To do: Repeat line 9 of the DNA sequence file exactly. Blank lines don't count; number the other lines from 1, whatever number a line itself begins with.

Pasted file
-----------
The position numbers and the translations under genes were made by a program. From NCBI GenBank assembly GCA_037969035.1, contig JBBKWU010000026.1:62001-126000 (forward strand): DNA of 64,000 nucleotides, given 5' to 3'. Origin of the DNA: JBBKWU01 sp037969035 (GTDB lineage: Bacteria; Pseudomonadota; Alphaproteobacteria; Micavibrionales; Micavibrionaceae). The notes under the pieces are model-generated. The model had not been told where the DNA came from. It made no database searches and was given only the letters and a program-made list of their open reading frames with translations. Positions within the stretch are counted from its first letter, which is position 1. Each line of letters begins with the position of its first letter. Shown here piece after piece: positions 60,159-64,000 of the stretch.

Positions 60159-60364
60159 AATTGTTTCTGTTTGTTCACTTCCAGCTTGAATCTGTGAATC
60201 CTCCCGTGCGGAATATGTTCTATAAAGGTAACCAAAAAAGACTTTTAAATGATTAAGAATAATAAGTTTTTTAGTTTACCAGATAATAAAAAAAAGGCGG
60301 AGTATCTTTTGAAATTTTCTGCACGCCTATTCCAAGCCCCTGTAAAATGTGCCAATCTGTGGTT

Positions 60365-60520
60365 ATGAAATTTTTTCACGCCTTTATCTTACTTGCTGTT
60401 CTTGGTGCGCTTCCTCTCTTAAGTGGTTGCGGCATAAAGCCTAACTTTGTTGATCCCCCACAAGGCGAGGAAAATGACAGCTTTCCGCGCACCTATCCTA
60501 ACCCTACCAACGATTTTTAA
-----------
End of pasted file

60501 ACCCTACCAACGATTTTTAA